Hannover – Part 1

Next, we travelled to the northern German city of Hannover. Like Dresden, it was bombed quite heavily during WWII, so it was also a mix of old…

Aldstadt

And of new(ish)…

Around Hannover

They rebuilt much of the new centre as a series of pedestrian malls. And as with all German cities, the transport was fantastic. We came in by train to the main station.

Around Hannover

But got around mainly by tram, which went in all directions.

Around Hannover

The city also had a comprehensive subway network that linked the city to surrounding towns. And of course, a great cycling path network. It made the public transport offerings in Sydney look very meagre indeed.

Eat For Germany! – Part 2

I can say that Germans really loved their schnitzel. It was on our plate most days, with different accompaniments. At the local deli, we had it With chips and cabbage salad.

Freiberg Food

At the Czech-themed pub, we had it With white asparagus (the favourite seasonal spring vegetable in Germany) and hollandaise sauce.

Freiberg Food

The other favourite is the sausage, or the bratwurst. The sausages are usually pork-based, and packed with flavour. It also came with different accompaniments. At an Irish-themed pub we had bratwurst with fried potatoes and onions.

Freiberg Food

And with sauerkraut and mash.

Freiberg Food

The portion sizes as you can see were generous, and we always came away very full. The cooking was generally quite homely in Saxony. I guess it reflected on the taste of the locals. No high-end, modern, experimental cooking here, just firm favourites.

Eat For Germany! – Part 1

In Freiberg, we stayed at a little Art Deco hotel, a former cutlery factory.

Hotel Alekto

It had a pretty good restaurant which we ate at quite a few nights. We got to sample some German fare this way. The consommne with dumplings below was good, more delicate than I expected.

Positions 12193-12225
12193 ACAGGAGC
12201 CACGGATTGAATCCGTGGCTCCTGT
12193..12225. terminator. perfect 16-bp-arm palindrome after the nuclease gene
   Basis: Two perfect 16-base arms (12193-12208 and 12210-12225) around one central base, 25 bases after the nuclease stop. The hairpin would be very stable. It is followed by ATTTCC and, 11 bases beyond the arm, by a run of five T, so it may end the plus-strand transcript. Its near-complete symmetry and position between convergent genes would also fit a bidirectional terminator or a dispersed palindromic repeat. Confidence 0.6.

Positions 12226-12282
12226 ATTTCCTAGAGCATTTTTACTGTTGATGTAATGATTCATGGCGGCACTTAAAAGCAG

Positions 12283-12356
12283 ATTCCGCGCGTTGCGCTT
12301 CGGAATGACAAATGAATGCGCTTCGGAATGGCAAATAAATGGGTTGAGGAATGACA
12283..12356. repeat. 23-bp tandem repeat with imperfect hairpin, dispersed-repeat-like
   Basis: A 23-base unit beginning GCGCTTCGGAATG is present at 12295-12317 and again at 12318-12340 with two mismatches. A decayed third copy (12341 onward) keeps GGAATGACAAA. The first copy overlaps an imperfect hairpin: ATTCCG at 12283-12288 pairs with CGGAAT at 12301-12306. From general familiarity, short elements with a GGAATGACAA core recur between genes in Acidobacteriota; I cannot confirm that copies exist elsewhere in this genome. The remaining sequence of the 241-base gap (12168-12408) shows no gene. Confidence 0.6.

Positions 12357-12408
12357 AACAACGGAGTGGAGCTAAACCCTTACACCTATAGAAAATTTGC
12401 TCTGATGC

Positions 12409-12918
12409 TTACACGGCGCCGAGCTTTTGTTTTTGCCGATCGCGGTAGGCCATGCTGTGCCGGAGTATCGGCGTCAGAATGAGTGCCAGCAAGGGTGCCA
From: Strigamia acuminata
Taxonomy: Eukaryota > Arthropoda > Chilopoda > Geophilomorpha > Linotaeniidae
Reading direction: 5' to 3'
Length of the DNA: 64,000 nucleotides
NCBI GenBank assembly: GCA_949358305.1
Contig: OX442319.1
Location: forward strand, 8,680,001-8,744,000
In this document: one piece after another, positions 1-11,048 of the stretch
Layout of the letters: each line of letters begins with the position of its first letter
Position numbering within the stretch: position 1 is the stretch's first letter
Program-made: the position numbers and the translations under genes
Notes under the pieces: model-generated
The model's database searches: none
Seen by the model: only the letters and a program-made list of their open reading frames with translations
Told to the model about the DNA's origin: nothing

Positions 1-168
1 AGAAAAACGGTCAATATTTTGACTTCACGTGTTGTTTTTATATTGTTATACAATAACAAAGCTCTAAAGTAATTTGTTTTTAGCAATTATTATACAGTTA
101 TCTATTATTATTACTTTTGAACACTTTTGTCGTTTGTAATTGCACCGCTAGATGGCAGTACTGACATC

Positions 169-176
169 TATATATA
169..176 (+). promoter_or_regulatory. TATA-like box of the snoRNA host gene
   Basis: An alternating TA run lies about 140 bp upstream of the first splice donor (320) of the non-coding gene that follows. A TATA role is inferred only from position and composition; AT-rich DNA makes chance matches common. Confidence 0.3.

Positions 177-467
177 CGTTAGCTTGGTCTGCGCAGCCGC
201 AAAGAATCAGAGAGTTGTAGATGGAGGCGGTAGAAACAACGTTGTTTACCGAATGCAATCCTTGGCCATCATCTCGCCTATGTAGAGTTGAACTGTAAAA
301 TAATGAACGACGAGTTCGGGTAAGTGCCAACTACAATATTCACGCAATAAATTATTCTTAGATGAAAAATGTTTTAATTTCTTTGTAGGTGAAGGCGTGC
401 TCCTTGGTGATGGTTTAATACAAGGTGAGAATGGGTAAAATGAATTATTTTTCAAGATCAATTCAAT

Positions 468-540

Freiberg Food

And the pea soup with a prawn side was also tasty.

Freiberg Food

Mains generally consisted of meat and veg or salad combinations, with lots of potatoes. There was certainly a lot of pork, either as chops.

Freiberg Food

Or as schnitzel, of varying sizes. The latter certainly could feed several people.

Freiberg Food

Freiberg Food

What we didn’t expect was that the people around town, especially those of middle age or older, had no English. I guess in the Communist era, East German had more ties to the east, hence their second language at school was more likely to be Russian. So our phrase book, especially its menu decoder, got a bit of workout during our stay. Fortunately, German and English aren’t too far apart (unlike some other languages), and with a bit of practice it was relatively easy for us to order and figure things out in general.

Saxony – Part 5

There were some fantastic stone work in the cathedral. This pulpit, called the Tulip Pulpit for its floral design, is completely free standing.

Dom

There were also plenty of reminders of Freiberg’s mining heritage too.

Dom

Dom

This miner remind me of the Disney’s seven dwarves. Perhaps the story of Snow White originated from this area?

Dom

But the highlight was the Golden Gate, which was part of the original 12th Century cathedral. As you can see, this was definitely a medieval extravaganza.

Dom

Dom

I really liked this place. It was certainly a hidden gem.

Dom

Saxony – Part 4

I liked Freiberg. It was a small, quiet but pretty town, easy to get around, and not touristy at all. The Freiberg Cathedral (or the Dom St. Marien in German) and Terra Mineralia (that I described in an earlier post) was as touristy as it got.

From the outside, the cathedral (the white building) seemed plain indeed. Unlike the Catholic cathedrals, the Lutherans obviously weren’t so obsessed with bling, even though the town was rich from the silver mines nearby. You had to get your ticket from an adjoining office, and the lady there kindly opened up the church for you.